Thyroid Cancer Awareness Month
By Jane Meggitt
September is Thyroid Cancer Awareness Month. Each year, approximately 53,000 people in the United States are diagnosed with this disease and nearly 2,200 will die from it. The good news is that early diagnosis can make thyroid cancer curable — spreading thyroid cancer awareness saves lives.
Although the butterfly-shaped thyroid gland is relatively small, it is one of the body’s most critical glands. Located in the neck, the thyroid gland regulates the body’s metabolic processes. It also maintains cardiac and digestive function, bone health, muscle control and mood.
Types of thyroid cancer include:
- Papillary Thyroid Cancer — Approximately 85% of thyroid cancer falls into this category. With early diagnosis, the cure rate is high.
- Follicular Thyroid Cancer — This accounts for 10% of diagnoses. Its growth is slow because it starts in follicular cells. It is also curable when caught early.
- Medullary Thyroid Cancer — This cancer occurs due to a gene mutation. It develops in the gland’s C cells which creates a hormone responsible for blood calcium level maintenance.
- Anaplastic Thyroid Cancer— This rare cancer spreads quickly and is usually aggressive. It is the most difficult form of this cancer to treat.
Thyroid cancer risk factors include gender, with women far more likely to develop the disease than men. Women are most often diagnosed in their 40s or 50s. For men, thyroid cancer tends to occur in the 60s or 70s. However, younger people may still be vulnerable to thyroid cancer.
Genetics plays a role in some forms of thyroid cancer. Anyone with a family history of the disease is at greater risk.
Other risk factors include:
- Radiation exposure — especially for those treated for childhood cancers
- Lack of iodine in the diet
Symptoms of Thyroid Cancer
In its early stages, thyroid cancer may not cause symptoms. As the disease progresses, signs or symptoms may include:
- Palpable lump on the neck
- Vocal changes
- Swallowing issues
- Neck or throat pain
- Enlarged lymph nodes in the neck
Early detection is key. See your doctor as soon as possible if you experience any of these symptoms.
Thyroid Cancer Diagnosis
Diagnosis starts with a physical exam. The doctor will touch the neck to feel for changes in the thyroid. A medical history is also taken, so the doctor can know if risk factors are involved. A blood test will reveal if there are problems with thyroid function.
Via ultrasound, a doctor may determine whether a growth on the thyroid is benign or whether there is a possibility of malignancy. Next, a fine-needle aspiration biopsy is typically performed to remove a small amount of thyroid tissue for pathology testing. In the laboratory, the pathologist will analyze the sample for the presence of cancer cells.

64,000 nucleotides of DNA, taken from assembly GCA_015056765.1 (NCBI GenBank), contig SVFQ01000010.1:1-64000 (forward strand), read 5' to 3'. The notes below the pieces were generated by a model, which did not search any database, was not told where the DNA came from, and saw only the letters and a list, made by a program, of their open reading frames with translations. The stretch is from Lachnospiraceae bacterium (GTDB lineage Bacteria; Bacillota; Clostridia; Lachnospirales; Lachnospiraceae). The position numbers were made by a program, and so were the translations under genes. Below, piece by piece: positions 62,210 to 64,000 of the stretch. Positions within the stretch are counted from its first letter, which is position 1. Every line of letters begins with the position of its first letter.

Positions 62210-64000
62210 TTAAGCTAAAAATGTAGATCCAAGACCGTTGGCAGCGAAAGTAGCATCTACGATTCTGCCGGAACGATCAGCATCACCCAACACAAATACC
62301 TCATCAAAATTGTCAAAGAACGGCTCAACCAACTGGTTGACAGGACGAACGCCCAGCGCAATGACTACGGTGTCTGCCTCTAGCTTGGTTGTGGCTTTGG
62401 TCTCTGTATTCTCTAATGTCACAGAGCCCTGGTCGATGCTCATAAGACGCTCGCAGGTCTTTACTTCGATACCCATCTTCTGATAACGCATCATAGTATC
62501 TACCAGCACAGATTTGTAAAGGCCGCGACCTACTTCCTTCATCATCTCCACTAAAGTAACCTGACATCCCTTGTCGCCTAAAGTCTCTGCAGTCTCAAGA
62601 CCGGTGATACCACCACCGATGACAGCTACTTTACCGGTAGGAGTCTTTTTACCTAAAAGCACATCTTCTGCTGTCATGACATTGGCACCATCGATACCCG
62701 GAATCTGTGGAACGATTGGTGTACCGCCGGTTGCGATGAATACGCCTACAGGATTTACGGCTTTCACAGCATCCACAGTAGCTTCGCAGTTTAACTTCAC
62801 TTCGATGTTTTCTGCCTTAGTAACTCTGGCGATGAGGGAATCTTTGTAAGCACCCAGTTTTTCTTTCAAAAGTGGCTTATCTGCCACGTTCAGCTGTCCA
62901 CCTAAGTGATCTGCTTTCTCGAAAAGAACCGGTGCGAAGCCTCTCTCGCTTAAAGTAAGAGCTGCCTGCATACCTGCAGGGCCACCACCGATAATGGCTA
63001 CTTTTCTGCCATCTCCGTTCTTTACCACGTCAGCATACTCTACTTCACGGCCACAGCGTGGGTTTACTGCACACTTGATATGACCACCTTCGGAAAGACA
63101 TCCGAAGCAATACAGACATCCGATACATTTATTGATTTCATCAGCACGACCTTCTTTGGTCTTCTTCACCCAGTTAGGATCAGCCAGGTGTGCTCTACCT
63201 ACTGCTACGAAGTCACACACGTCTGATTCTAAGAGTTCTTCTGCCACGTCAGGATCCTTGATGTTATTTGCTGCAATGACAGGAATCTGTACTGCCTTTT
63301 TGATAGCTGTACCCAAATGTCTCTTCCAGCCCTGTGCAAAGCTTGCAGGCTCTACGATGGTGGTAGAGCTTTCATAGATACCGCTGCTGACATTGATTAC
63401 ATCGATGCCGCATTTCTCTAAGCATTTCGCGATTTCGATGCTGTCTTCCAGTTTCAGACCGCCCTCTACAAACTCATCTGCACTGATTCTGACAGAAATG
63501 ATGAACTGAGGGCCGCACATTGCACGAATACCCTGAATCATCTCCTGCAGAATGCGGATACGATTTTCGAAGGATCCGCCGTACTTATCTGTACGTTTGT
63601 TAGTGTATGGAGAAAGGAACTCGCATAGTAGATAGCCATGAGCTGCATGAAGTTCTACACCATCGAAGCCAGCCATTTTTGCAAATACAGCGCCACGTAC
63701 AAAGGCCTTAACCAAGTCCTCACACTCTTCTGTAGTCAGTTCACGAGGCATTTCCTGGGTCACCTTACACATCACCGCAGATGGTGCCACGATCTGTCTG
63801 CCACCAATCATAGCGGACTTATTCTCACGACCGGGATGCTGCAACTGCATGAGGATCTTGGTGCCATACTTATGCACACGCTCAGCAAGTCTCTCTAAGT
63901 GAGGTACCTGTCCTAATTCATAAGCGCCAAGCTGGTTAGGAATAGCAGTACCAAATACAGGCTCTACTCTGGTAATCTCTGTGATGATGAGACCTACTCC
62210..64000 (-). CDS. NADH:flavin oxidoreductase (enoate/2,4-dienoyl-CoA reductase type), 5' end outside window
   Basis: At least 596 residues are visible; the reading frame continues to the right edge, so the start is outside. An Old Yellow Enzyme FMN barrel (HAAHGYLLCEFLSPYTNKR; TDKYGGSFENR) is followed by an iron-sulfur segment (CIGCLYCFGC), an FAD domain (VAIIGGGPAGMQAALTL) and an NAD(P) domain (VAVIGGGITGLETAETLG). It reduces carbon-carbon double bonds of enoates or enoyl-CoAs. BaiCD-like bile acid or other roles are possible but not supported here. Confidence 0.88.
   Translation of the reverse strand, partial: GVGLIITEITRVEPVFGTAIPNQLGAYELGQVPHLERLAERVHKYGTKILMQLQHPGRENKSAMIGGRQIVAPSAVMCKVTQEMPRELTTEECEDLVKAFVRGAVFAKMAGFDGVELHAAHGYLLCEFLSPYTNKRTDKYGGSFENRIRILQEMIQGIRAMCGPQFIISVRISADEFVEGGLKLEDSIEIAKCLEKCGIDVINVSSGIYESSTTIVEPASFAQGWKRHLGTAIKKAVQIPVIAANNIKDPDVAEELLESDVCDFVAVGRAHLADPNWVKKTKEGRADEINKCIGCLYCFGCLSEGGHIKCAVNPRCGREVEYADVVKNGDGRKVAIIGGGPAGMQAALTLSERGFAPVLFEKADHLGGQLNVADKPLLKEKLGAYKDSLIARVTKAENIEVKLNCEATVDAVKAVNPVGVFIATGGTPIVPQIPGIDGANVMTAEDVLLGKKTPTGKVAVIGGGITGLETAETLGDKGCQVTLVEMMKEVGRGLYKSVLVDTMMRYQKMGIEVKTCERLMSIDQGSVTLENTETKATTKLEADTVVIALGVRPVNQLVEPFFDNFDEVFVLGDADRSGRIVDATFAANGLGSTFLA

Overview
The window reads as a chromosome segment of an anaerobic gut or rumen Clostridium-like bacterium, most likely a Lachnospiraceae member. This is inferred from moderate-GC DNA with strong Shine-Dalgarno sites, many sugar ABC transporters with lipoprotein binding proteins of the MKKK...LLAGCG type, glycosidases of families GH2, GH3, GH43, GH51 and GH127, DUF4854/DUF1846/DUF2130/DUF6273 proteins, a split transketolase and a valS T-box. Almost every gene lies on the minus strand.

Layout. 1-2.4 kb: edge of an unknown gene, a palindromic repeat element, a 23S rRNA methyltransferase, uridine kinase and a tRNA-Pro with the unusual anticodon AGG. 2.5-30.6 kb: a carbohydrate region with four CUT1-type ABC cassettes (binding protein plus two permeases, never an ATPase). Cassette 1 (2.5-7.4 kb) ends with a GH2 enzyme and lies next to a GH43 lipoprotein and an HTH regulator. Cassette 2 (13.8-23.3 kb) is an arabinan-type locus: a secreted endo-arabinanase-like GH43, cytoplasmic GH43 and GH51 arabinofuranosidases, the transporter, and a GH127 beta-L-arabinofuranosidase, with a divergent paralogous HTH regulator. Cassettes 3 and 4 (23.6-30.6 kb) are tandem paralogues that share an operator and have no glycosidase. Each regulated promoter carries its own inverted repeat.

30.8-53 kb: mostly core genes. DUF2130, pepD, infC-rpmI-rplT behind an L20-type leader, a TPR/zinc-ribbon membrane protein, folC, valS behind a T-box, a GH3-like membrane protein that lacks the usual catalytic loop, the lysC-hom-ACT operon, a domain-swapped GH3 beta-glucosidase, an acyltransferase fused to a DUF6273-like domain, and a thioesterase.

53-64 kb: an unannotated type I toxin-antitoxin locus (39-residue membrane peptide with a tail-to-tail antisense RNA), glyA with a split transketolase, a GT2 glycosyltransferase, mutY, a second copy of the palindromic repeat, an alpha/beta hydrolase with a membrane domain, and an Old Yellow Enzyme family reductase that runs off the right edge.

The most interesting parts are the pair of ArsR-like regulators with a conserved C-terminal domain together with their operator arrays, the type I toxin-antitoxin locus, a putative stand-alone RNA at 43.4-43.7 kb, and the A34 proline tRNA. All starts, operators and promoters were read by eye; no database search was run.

If cancer is present, the doctor will order imaging tests to detect whether the cancer has spread beyond the thyroid gland. Such tests may include MRIs, CT scans or nuclear imaging.
Treatment for Thyroid Cancer
A small thyroid cancer confined to the gland may not require immediate treatment. Small, slow-growing tumors may never cause a problem. Such patients are carefully monitored with annual or semi-annual blood testing and ultrasounds. If the cancer does grow, treatment starts.
However, most patients undergo surgical removal of all or part of the thyroid. Complete removal, known as thyroidectomy, means the patient must take levothyroxine for the rest of their life. This drug replaces the hormones the thyroid would normally produce. It suppresses Thyroid-Stimulating Hormone cells created by the pituitary gland. TSH could potentially trigger growth of cancer cells.
Radioactive iodine treatment, taken orally, destroys any leftover thyroid tissue post-thyroidectomy. Those whose cancer has spread beyond the thyroid or recurs after initial treatment may also receive this treatment. There are special precautions necessary during the few days of treatment to protect other people from radiation.
Patients with more advanced cases of thyroid cancer may undergo chemotherapy or targeted drug therapy. For those who cannot undergo surgery, radiation is an option.
The five-year survival rates for most thyroid cancers are high. According to the American Cancer Society, the survival rate for localized papillary thyroid cancer — that which has not spread — is nearly 100%. Even those who have some regional spread, such as into the lymph nodes, have a 97% survival rate. Those with a distant metastasis have a 64% survival rate.
Survival rates are somewhat lower for other forms of thyroid cancer. Those with anaplastic thyroid cancer have a much lower survival rate due to the aggressive nature of the disease.
Yosemite Pathology and Precision Pathology has always placed an emphasis on female health, and thyroid cancer is a primarily female disease. A woman pathologist, Dr. Jeanne Miller, founded our company more than 70 years ago. Since that time, we have become the leader in the advancement of anatomic pathology in the Western United States. We offer highly experienced board-certified cytopathologists and surgical pathologists with special interest in thyroid pathology.
Jane Meggitt’s work has appeared in dozens of publications including USA Today, Zack’s, Financial Advisor, nj.com, The Houston Chronicle and The Nest. She is a graduate of New York University.
AACR.org – September Is Thyroid Cancer Awareness Month
Mayo Clinic – Thyroid cancer – Symptoms and causes
Cancer.org – Thyroid Cancer Risk Factors
Cancer.org – Survival Rates for Thyroid Cancer